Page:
Also, since I change her in the bathroom (Sarah's father made us a most excellent changing table that sits on top of the bath, since we are short of bathroom space), I've been teaching her to pull the bathroom light switch cord. At first she'd just grab at it when I lifted her up to it and try to eat it, but with a bit of demonstration, she now manages to turn the light on or off without help about two thirds of the time. She now eagerly twists her head to find the pull cord whenever I pick her up from the changing table, looking forward to turning the light off as we leave.

Van! (by )

Well, last weekend we picked up our van from Sarah's parents, who have been looking after it, and I drove it home.

I like my van.

For a start, all three of us can sit in the front, with Jean in her baby car seat in the middle, Sarah on the left, and me in the driving seat. This makes it easier to entertain her and supply her with milk than when she's alone in the back of a car.

Also, the van has manual transmission, which I'm more accustomed to and generally find easier than the automatic transmission of the car. I'm not quite sure why, but I find it really hard to maintain a speed with automatic cars... the speed seems to creep up or down unless I'm watching it all the time. With a manual, I get it into the correct gear, then just listen to the tone of the engine to regulate the pressure on the accelerator, and it stays at the same speed.

The van is more fun than a car, since you're sitting very high up and can see far ahead. The road seems to be moving much slower beneath you since it's further away; everything seems to happen in slow motion compared to being down by the ground in a car; you can plan further ahead and think about things more carefully.

There's a big comfortable soft steering wheel, hooked up to a power assisted steering system with an impressively tight turning circle for such a large vehicle. You can almost drive it sideways; I can stop the van with the nose about one or two metres away from a wall in front, put it in full lock, drive on, and end up parallel to the wall without needing to reverse. You can tell the van was designed for delivery drivers in London!

I've yet to do a complete test, but it seems more fuel efficient than the car, which is a surprise considering that it's a large cuboid of a vehicle with a 2.5 litre engine compared to a small streamlined thing with a 1.3 litre engine.. The car uses about 16 pence worth of fuel to drive a mile. It was nearly empty when I put about £45 worth of fuel into it, and it's driven about 240 miles since - but the fuel gauge is showing about three eighths full. When I next fill it up and reset the odometer I'll know for sure, but it's looking something like 10 pence per mile.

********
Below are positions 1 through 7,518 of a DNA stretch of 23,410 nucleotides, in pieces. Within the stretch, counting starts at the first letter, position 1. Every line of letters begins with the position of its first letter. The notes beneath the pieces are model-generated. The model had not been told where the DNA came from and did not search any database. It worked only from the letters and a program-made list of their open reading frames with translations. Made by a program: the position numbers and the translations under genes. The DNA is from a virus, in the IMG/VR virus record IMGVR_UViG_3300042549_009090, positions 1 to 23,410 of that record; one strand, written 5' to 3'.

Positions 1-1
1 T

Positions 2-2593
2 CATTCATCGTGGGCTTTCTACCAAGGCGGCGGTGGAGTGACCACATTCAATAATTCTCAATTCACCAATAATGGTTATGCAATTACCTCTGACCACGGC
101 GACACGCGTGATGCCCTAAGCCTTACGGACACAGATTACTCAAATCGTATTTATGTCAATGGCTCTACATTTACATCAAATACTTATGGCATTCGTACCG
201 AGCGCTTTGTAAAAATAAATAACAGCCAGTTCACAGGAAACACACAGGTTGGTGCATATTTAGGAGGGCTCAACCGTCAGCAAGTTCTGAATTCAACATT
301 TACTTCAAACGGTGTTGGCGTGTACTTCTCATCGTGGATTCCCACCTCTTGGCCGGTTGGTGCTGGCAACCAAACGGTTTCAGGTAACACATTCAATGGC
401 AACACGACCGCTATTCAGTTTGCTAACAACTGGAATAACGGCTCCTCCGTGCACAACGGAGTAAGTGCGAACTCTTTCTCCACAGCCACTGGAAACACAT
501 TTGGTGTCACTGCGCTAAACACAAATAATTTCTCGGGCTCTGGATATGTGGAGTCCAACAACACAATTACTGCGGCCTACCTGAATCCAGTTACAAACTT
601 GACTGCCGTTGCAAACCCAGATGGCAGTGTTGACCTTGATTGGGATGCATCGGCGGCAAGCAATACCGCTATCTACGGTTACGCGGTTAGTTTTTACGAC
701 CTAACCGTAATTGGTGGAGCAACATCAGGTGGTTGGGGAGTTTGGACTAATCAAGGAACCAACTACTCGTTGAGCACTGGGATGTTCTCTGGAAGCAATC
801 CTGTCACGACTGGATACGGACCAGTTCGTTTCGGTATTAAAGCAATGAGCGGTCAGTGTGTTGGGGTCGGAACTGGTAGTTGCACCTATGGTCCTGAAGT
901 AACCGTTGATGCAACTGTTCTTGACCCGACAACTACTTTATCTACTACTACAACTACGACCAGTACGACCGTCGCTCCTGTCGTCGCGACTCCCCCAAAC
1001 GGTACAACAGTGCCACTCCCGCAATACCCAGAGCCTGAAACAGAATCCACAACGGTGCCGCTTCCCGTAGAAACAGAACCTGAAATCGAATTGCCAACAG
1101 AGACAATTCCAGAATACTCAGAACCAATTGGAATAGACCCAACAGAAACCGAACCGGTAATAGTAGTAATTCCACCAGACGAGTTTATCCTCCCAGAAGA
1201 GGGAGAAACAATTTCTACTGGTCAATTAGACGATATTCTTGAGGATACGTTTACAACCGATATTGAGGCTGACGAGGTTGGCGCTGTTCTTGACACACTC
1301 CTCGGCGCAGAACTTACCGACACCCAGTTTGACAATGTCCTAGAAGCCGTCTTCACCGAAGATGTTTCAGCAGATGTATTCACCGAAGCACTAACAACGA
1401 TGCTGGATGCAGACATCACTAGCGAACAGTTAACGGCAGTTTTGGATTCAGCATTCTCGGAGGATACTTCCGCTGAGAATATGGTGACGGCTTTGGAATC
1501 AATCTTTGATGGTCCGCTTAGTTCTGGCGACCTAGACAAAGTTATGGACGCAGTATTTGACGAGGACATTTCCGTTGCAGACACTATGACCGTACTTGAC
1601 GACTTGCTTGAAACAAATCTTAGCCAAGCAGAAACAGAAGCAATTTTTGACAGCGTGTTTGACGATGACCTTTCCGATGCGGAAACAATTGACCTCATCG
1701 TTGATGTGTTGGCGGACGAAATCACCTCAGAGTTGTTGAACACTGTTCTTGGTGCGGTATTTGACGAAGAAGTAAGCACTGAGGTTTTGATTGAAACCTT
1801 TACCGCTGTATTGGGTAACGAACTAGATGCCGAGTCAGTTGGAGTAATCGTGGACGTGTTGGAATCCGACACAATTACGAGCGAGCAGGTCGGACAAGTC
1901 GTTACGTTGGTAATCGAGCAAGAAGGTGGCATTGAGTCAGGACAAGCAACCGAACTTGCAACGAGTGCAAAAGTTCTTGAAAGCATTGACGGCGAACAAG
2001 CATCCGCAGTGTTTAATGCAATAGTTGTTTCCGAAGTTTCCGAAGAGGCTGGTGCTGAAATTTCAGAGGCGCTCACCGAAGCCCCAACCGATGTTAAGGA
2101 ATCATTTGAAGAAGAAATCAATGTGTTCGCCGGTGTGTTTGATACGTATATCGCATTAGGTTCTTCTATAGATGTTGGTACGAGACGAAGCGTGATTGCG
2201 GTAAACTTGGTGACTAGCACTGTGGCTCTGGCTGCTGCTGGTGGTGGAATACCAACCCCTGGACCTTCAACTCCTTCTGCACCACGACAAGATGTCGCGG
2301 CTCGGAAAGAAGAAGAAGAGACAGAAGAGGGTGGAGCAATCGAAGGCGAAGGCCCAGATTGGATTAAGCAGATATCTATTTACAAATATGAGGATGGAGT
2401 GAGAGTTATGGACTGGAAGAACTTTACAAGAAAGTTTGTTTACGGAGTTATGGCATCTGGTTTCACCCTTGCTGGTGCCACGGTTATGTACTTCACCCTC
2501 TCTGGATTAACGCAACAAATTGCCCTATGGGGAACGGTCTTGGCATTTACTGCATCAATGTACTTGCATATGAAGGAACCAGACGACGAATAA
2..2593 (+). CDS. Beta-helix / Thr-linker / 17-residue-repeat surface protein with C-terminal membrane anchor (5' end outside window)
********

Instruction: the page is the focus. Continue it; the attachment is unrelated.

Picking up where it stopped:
And, needless to say, being a van, it has a 'boot' ('trunk' to you Americans) about the size of my bathroom, into which one can chuck things without having to go to great lengths packing them down.

The only main downside is that there's only room for two passengers, not the four that can squeeze into a car...

Updates! (by )

I'm being lambasted by distant friends for not updating the blog!

Truth is, I've been rather busy. A project (let's call it Project A, since I'm under NDA for most things I do) was delayed due to the required hardware being slow to arrive in the first place, not working, new hardware being obtained, Linux drivers being a pain, and so on. So it overran into time I was planning to spend relaxing, meaning I'm still somewhat worn out - and time I was meaning to spend on another project (let's call it Project B), and catch up on something I was doing nearly a year ago when Sarah started getting really ill in the pregnancy, and have shamefully kept the client waiting on for ages since all I get for finishing it is £500, and I've sadly had to invest my remaining time in struggling to rebuild our savings after the period of no work and expensive house-moving. Let's call that Project C.

In the meantime, I'm still being paid by the hour to look after Client D, who have a wide range of jobs on the go. TOO wide. Client D are a bit of a nightmare to work with due to the management being somewhat technically challenged, which causes all sorts of problems, but hourly working with a "to-do" list that grows faster than any one human being can do the work (I used to be full time with them, and have open todo items from years ago...) means that it's a reliable way to make some regular monthly money when I have time, and if I stay employed with them, I may yet get to vest my share options (which would come to a very tidy sum, if things continue as they are).

So there I am struggling to deal with projects overlapping each other when they shouldn't, while at the same time supporting Sarah and Jean; Sarah is still in a lot of pain so she needs me to help with physical stuff, including taking her to various medical appointments during the working day; and we've had to go to London a lot lately, which takes out who blocks of days at a time.

Still, I've now finished Project A. I'm now sorting out Project C and doing what I can on Project B, while somewhat coasting on Client D, just doing the things they really need me to do ASAP. This will cost me when I get paid next month, but I have some money from Project A now, so will survive.

And we'll go on holiday to Wales next week!

Of course, all clients want me to devote ALL my time to them, and get upset if they schedule a meeting with me and then find out I can't make it because I'm doing something else, and get upset I didn't tell them I was going on holiday. I need to find ways to gently remind some of them that I'm a freelance contractor, not an employee...

Anyway, having got that off my chest, I will now proceed to blog some fun stuff!